Re-energized religious left delivers for Obama

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Obama made faith outreach central to his campaign

WASHINGTON -- After Tuesday's election of Democrat Barack Obama as president, you might expect religious progressives to start polishing their resumes for prominent Washington posts.

But liberal faith leaders said they have little interest in securing White House sinecures, and even less in forming a political machine to match the religious right. They're more concerned, they say, in keeping Obama honest.

"Let's put it this way," said the Rev. Jim Wallis, a leading progressive evangelical, "the prophets of God were always more comfortable in the wilderness than in the corridors of power."

According to exit polls, Obama, aided by a new cadre of liberal and centrist religious groups, made gains over past Democratic presidential candidates with a host of faith voters.

Progressive groups helped by framing the current economic turmoil as a failure of morals as much as policy; promoting Obama's pledge to reduce abortions; and urging religious voters to broaden their agenda beyond political hot-button issues.

Largely shut out of the Bush White House for most of the past eight years, liberals learned some important lessons while wandering the political wilderness, Wallis and others said. One is that Americans seem to have wearied of culture-war politics.

"I think what the emerging progressive religious movement is poised to do is to help us move from the culture wars, where religion is the tip of the spear that divided Americans," said Robert Jones, a sociologist and author of "Progressive & Religious."

Still, Obama made faith outreach central to his campaign, and now religious leaders expect the president-elect to make good on campaign promises.

"We expect inclusion," said the Rev. Wilfredo De Jesus, an Obama campaign adviser and vice president of social justice for the National Hispanic Leadership Conference. "We expect the issue of immigration to be tackled -- education, the reduction of abortion. We want to make sure the senator will be keeping his word."

Hispanics like De Jesus were a key part of Obama's winning coalition, according to pollster John Green of the Pew Forum on Religion & Public Life. The Democrat won two-thirds of the Hispanic vote, an increase of about 13 percent from 2004, helping flip states like Florida, Nevada and New Mexico into the Democratic column.

"Part of the success of the Obama campaign was maximizing support among cultural groups," said Green. "We expect that will extend to Hispanic Catholics and Hispanic Protestants."

De Jesus said Republicans took Hispanics for granted, expecting their party's stance on hot-button issues to carry the day. "You can't just throw up one button -- abortion -- and expect us to cross over to your corner," he said.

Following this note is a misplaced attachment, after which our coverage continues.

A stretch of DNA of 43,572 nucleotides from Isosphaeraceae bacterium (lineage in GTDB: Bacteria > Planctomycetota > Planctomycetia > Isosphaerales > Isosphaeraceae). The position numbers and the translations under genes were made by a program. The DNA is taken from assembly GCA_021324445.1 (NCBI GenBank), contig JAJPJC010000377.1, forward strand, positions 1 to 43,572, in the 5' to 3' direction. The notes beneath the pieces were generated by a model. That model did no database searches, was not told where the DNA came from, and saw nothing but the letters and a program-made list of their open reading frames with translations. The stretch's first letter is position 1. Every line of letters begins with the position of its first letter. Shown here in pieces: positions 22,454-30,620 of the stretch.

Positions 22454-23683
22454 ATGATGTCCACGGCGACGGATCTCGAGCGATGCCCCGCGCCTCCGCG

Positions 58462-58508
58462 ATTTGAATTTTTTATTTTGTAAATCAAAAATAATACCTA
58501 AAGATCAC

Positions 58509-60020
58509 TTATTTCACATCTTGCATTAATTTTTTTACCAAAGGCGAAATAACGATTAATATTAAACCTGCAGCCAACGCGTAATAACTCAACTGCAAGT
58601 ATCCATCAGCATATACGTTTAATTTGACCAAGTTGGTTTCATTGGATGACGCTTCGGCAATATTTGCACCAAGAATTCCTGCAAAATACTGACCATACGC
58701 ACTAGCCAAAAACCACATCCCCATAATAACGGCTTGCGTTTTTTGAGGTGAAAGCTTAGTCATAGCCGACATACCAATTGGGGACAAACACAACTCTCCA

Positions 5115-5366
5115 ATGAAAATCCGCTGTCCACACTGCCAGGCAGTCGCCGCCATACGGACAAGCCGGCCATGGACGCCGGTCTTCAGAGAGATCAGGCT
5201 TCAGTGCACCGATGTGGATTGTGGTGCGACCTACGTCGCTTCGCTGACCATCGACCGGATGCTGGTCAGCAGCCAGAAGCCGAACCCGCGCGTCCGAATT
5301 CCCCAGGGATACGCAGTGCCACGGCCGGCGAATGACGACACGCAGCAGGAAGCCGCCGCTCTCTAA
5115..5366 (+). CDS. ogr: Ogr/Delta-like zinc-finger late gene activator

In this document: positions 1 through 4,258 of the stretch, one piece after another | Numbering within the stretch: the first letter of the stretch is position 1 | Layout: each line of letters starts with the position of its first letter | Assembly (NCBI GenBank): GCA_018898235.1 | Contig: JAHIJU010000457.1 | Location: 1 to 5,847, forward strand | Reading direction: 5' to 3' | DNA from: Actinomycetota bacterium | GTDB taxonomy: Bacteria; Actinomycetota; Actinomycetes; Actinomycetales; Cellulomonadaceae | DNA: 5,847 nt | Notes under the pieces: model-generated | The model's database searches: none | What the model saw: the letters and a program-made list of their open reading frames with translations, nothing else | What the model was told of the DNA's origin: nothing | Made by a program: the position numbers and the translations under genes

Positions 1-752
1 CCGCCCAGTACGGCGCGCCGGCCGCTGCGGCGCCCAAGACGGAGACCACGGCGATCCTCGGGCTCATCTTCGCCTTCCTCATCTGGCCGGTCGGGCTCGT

While Obama may not have completely closed the so-called "God gap," a newly revived religious progressive movement helped him make small but significant gains among white Catholics, evangelicals, Jews and the religiously unaffiliated, according to exit polls.

Overall, Obama won 55 percent of the Catholic vote, outperforming Democrats John Kerry in 2004 and Al Gore in 2000. White evangelicals continued to vote Republican, with 75 percent casting their ballot for Sen. John McCain. But Obama won 43 percent of weekly churchgoers, shaving a key slice of this traditionally Republican group.

"What we're really seeing is a rebalancing in many ways in this election," said Jones. "In 2004, we had the artificial constriction of religion to a couple of hot-button issues and one party."

Katie Paris, director of communications strategy for the left-leaning group Faith in Public Life, said it's clear the political landscape changed dramatically from 2004 -- in part because of a re-energized religious left.

"Actual groups with multimillion-dollar budgets have been formed," she said. "We have real infrastructure and leadership and ability to reach people that didn't exist four years ago."

For instance, Paris said, Faith in Public Life has helped two progressive interfaith groups, We Believe Ohio and We Believe Colorado, get off the ground. Obama won those states Tuesday, after both voted for President Bush in 2004.

Of course, weaving a winning electoral coalition from diverse religious strands is one thing; getting results in Washington often requires a narrowing of priorities, which may pose a challenge for progressive leaders.

Many also warn that the fragile coalition could fall apart if Obama fails to make good on his pledge to reduce abortions.

"I don't expect him to go for a radical-left position on abortion," Wallis said. "If he did, he would alienate many religious people looking for a more balanced approach."

On the other hand, there appears to be a consensus among progressives that the Obama White House could readily rally progressive religious leaders around fighting poverty and climate change.

"I'm optimistic about the opportunity to work with an administration and Congress that understand the needs of the poor," said the Rev. Roman Tune of the Washington-based Clergy Strategic Alliances. "The real work begins now."

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